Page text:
I choose brass shim stock to make my Poinsettia Flower Brooch.
I decided to make this one less than two inches in diameter.
Step 1: Tools and Materials
Needle nose pliers
Heavy stock paper – 110 pound or index cards
Tin snips – hand held - large shears, med weight, small weight
Nail polish Red, Green (I interchange terms off polish paint and coating - I think of them as the same)
Leather (optional) - I have also used crafters foam, soft wood -
Bar Pin – 1-inch length - three hole - dark coating
220-emery paper (some call it sand paper)
Side cutters (aka wire cutters)
10/0 yellow glass transparent seed beads
Adhesive – clear transparent flexible waterproof non-flammable - aka glue
Wire – craft wire 26 gauge
Drawing stuff – pencil, eraser, black maker, ruler
Modified nail punch –Ground end of nail punch to make a hole punch
Step 2: Ideas and Drawing of Pattern
The best way I can describe my pedal and leaf design is an opposable two-thumb mitten.
I tend to leave my flower designs a little sharp. It is easier to cut out the metal with sharp angles. What I take into consideration is that after I coat the metal, the edges will soften. The design is put down on heavy paper stock and cut out with household scissors. These cutouts will be used to trace the patterns onto the metal.
I am using two sizes to show the growth aspects of the flower.
Note: the metal ruler was cut in half for ease of use.
I added a scanned outline of my design - patterns/templates
Step 3: Preparing Shim Stock and Transfer Pattern
I am not sure if the brass is coated for storage; but it does need to be sanded to accept the paint. I use 220 emery paper to scuff the surface and this will also take off any tarnish or coating. I use good household dish soap to clean the surface from hand oils and process dirt (I do this several times through the complete process).
Once scuffed and cleaned, I transfer the pattern over using a marker - tracing around the card stock cutouts.
Note: I like using different thickness for flower pedals; on a real flower the newer developing pedals tend to be smaller and thinner. So the larger pedals are made from .008 and 006, the smaller pedals are made from .004. Make extra pedals and leafs. It is not that critical to make in different thickness. Most people do not even notice the change in thickness. It is just something that I do.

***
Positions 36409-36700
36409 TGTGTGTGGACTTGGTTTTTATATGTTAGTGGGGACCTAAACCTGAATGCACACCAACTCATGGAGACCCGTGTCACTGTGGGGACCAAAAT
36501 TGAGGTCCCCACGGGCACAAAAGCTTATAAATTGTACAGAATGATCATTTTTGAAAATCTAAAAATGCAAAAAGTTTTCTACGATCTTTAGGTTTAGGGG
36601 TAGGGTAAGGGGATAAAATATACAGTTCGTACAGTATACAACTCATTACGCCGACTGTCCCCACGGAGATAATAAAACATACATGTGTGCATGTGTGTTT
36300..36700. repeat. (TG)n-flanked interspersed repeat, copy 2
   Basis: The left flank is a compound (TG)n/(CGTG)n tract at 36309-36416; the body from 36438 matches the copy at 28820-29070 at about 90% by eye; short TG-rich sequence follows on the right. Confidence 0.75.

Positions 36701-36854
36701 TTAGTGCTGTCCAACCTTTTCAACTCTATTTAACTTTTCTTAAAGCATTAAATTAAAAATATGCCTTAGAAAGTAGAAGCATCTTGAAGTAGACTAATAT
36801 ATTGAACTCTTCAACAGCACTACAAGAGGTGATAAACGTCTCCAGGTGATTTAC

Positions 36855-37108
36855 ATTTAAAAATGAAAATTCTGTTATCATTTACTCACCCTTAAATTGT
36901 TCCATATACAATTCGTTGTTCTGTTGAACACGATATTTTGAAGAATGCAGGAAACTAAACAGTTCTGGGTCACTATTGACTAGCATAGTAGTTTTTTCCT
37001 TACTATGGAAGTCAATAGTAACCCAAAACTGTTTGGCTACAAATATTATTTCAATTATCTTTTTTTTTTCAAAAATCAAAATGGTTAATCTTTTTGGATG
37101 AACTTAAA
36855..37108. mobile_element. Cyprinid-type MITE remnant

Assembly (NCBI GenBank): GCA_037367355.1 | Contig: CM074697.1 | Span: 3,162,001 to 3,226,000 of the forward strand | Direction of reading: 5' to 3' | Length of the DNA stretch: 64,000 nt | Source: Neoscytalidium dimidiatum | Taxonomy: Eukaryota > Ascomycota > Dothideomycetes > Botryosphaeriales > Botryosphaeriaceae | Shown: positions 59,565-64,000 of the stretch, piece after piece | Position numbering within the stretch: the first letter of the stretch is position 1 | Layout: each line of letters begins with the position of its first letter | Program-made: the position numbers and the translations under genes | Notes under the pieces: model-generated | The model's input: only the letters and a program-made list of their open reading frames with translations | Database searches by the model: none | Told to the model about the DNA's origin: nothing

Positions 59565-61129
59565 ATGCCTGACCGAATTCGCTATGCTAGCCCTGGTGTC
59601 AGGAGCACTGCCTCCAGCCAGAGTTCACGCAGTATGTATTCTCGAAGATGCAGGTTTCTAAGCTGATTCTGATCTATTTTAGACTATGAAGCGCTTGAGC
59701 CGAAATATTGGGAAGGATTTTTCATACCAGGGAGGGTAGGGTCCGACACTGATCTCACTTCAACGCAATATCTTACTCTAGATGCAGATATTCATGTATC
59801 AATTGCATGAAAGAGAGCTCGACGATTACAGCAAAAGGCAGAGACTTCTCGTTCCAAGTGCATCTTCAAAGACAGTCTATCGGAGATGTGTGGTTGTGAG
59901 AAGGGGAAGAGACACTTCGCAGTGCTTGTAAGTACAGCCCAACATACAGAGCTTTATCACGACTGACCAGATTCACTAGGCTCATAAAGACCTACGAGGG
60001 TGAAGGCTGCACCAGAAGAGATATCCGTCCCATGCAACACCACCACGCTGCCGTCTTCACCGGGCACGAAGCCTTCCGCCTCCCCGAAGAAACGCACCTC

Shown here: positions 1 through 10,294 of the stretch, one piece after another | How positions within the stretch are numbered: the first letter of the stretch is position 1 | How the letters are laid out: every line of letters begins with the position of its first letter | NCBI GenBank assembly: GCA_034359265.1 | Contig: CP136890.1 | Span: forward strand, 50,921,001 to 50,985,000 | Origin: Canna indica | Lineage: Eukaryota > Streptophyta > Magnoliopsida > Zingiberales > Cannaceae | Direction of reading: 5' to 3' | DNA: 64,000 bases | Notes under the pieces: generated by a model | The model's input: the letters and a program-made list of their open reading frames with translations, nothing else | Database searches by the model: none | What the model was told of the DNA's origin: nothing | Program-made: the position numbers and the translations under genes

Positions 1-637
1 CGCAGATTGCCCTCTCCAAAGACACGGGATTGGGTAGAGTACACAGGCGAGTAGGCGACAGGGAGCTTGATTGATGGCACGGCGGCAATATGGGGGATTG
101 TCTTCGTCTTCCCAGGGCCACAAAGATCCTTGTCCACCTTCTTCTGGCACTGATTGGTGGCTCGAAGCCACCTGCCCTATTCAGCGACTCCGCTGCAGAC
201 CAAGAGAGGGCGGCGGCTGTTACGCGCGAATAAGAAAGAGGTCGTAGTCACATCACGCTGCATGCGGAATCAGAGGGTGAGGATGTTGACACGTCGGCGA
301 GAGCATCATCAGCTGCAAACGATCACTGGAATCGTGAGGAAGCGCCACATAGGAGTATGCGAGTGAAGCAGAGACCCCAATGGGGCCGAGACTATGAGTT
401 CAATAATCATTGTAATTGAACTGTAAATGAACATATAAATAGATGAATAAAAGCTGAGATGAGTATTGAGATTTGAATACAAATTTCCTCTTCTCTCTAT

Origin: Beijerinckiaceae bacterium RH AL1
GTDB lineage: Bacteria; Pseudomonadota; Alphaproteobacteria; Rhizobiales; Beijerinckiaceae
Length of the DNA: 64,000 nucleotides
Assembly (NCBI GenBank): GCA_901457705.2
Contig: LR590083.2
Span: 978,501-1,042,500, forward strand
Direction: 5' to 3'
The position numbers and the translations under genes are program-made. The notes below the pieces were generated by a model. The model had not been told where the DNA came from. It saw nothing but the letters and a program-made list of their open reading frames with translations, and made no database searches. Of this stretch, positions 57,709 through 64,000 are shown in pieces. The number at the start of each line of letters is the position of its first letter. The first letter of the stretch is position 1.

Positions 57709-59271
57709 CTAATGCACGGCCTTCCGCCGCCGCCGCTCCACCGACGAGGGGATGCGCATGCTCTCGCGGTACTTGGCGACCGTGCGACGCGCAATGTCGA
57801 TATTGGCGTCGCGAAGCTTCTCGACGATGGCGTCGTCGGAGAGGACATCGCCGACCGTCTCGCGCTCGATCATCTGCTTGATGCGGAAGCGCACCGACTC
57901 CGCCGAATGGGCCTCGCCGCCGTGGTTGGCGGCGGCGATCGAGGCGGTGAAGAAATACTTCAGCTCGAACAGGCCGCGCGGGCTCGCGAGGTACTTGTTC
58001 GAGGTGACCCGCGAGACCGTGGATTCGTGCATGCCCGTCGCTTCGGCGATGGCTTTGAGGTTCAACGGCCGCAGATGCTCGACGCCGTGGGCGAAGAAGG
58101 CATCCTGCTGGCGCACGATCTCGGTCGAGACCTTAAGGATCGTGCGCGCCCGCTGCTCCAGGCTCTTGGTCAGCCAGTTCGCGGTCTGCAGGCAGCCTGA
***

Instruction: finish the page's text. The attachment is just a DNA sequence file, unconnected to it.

Note: I like using makers on brass over pencil, because sometimes I solder. The pencil lead will actually act as a block to the flow of solder, so I try to make it a habit of using makers on my metal projects.
Step 4: Cutting Out the Patterns
Household scissors on the .004 thickness brass
Medium weight snips on the .006 &.008 thick brass.
I used 220 emery paper to take off any burrs - followed up with dish soap.
I did a quick stack of the pedals and leaves to get an idea of how many I will use.
2 large pedals
2 small pedals
Note: Just a brief explanation on the brass shim stock I used; A shim is a thin piece of material (in this case brass), typically used to fill small gaps between things. I use shims mostly to make my projects but I also use them to allow things to slide better (mostly metal on metal).
Step 5: Adding Holes and Details
I used a modified nail punch as a hole-punch, to punch out the metal for the wire assembly. Three holes in the bottom leaf, one hole in the balance of leafs and pedals.
Note: I took a standard nail punch and ground off the side taper towards the contact end. The nail dimple in the face, along with grinding off the side taper creates a nice hole-punch. When I purchased the nail punch, it came in a set of three different sizes. I used the 3/32 punch.
Following the hole punch; I added the veining details. I used another trick of using a hacksaw blade. The blade creates dimpling along with adding the vein. I feel it adds a little extra to the pedals and leafs.